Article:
Note: Check out part one of our Terraria diary here.
So we knew that building shelter was going to be our main focus. We also knew that we could dig and gather resources to make better tools and weapons – we just didn’t have a clue as to exactly what we could make.
We started building the inside of our shelter – all the while expanding outward. Our shelter was now turning into a house, but we had ambitions for a large scale castle… clearly. We put up walls, torches, tables, doors, everything people would need to call their house a home. Suddenly we were alerted, “Guide has arrived!”. We had our first visitor! The Guide offered us some assistance, and told us what we could craft with the items we currently had. He was kind of dink, but we decided to let him stay in our house. Only 1 night after, we had a Merchant appear, and was interested in selling us items! We finally had a use for the gold we found from destroying green slimes!
Dave and I have recently gotten into Terraria, which you can read about in our ongoing Terraria journal. The pure joy we’ve been experiencing by playing around in the Terraria world got us talking about what our favorite game universes are. This list ranges from franchises to one-off titles, and the main criteria to make the list was how much fun I’ve had simply “existing” in these worlds. So let’s get the list started with the most recent game in the top ten:
Terraria is a pretty unique game, despite its obvious inspiration, Minecraft. The world Terraria drops you in will be unique, but it is created using certain design parameters. Every Terraria world will have 4 or 5 sky islands. Every world will have lava and a “hell” area if you dig deep enough. But aside from a few main characteristics, you’ll be given a giant world full of caves, forests, deserts and more to explore. Along the way you’ll encounter many types of enemies and building materials, find some random houses built with gold brick, and a few more surprises I can’t spoil. The world of Terraria might not be the same for every player, but I can guarantee the world it creates for you will be a lot of fun. Read the rest of this entry
The following are the events of Dave and Jordan while living in the world of Terraria.
Upon starting the game with a wooden pickaxe in hand, we decided to explore this wonderfully-pixelated world. We soon discovered that our pickaxes could chop through mud, dirt, and stone. After chopping through these materials, we could then place them as we wanted – we were building! We were also givin an axe, meant to chop down trees, of course.
Dave figured out that he could build a workbench from the wood that he collected, allowing him to craft even more items. Unfortunately, as Dave was placing his workbench, a horrendous slime monster approached. We swung blindly at the beast, but barely hurt it. Not having the skills to fight yet, we failed. We both quickly succumbed to the slimy blob, exploding in a shower of 16-bit viscera.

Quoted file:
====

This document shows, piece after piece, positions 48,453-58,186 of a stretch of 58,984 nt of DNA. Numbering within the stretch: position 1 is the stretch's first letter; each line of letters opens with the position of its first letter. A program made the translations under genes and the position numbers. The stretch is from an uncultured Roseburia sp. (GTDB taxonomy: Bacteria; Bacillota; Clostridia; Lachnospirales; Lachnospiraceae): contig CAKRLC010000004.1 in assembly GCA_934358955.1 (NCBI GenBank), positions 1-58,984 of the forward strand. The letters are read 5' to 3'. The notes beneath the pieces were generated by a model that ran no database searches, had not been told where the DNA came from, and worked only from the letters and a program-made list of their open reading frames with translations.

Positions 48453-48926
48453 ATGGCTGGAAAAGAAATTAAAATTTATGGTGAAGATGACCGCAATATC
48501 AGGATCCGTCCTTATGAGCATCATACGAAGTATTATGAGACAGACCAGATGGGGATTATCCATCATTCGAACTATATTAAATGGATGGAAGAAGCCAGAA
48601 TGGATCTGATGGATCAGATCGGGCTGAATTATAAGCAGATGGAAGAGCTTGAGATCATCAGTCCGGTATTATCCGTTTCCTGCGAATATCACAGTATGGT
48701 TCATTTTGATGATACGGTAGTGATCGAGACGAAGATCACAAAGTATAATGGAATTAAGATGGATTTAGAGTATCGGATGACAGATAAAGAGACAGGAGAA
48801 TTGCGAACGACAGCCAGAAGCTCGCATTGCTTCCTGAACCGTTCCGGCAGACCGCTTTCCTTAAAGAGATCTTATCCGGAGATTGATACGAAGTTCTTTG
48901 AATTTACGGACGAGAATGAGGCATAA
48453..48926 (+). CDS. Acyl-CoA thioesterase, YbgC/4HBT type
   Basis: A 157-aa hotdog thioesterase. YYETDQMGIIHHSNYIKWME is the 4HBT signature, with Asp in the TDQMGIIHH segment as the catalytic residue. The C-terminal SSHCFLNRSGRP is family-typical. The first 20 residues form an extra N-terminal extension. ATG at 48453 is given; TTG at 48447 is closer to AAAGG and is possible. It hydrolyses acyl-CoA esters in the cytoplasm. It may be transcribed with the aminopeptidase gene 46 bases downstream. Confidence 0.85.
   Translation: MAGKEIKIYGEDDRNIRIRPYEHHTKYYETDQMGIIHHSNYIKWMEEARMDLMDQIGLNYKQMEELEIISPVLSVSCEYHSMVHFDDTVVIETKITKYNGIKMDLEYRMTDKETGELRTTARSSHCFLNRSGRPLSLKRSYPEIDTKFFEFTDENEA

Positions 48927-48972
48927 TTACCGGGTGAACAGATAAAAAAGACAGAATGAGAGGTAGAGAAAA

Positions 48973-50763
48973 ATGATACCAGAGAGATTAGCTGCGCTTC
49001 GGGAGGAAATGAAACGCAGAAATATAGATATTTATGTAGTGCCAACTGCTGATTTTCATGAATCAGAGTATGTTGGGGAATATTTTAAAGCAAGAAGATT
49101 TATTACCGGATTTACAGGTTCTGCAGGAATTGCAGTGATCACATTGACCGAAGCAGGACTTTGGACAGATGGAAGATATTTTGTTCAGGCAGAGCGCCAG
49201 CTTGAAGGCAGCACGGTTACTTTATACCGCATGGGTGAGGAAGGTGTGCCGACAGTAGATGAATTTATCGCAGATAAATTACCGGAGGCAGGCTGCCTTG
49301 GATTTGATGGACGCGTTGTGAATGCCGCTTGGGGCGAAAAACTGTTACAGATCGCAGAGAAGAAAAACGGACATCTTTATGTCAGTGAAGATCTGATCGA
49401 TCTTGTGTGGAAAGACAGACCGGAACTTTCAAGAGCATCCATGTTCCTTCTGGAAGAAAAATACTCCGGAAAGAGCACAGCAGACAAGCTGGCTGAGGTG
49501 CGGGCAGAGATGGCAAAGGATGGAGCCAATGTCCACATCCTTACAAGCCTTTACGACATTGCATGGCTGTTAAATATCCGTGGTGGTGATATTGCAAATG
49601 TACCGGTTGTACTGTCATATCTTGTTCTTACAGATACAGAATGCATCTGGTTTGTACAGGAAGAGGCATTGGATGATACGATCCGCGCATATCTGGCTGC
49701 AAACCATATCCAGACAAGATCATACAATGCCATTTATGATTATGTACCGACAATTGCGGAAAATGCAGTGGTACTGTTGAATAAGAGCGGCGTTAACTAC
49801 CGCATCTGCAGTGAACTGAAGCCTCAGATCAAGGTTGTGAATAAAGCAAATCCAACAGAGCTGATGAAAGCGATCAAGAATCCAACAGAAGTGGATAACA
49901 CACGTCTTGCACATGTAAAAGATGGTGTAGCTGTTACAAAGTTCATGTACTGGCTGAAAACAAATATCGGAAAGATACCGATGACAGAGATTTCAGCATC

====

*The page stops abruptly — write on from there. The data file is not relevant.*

Horrified, we soon discovered that slimes weren’t the only creatures that would plague us.
As the sun set, we had no idea what we were in for that night. While we cheerfully pickaxed at stone and dirt, out of the shadows came a green figure. Jordan yelled “Zombie!!!”, and then we panicked. Harvesting supplies was no longer our main concern. We attempted to fight off the zombies, however we were too weak and were getting overrun. After building a dirt hut to cover in, we watched the zombies trying to find a way in. Then we saw a small silhouette of a baseball fly through the sky.
“what the hell was that?” said Jordan.
“That…. looked like a floating eyeball”
It was clear we would have to do one specific thing: build ourselves a house where we can seek refuge from the monsters in our world
As the sun rose, our stress and panic wore off. After chopping some stone blocks to build our house with, we learned that we could craft a fireplace at the workbench using wood and some gel we obtained from finally kicking the shit out of the slimes.
We had finally created what we needed to assure our survival, but we still needed some type of shelter. Instead of a house, we decided on a castle. Not just any castle, a monstrous castle, dubbed “new winterfell” out of an affection for Game of Thrones. Since we had a theme to follow, we knew what to do. An ancient forest. A garden. A conference/throne room. Towers with weird discs on the top. It would all be built on the hallowed grounds of the north.
However, all we had was a dirt hut.
We knew we had a lot of work ahead of us…
So Dave and I have recently been trying out Terraria, and if you’re wondering why we’ve had so few posts in the last week, it’s because we are both addicted at this point. Terraria, a PC game available on Valve’s Steam service, is 2D Minecraft. I didn’t want to portray Terraria in this way, but there’s no avoiding it, it is completely based on Minecraft. I’m not going to explain how Minecraft works in this post (I’ll save the basics for the review), but Minecraft – and by virtue of its shameless emulation – Terraria are sandbox games. Tasked with doing nothing more than you want to, you’ll merrily chop away at pixelated blocks of dirt and stone to gain materials to craft awesome weapon and armor items. You can also craft all manner of decorative items to build your own little house, or in our case giant castle. Those are the core elements of the gameplay, but there is so much more. Read the rest of this entry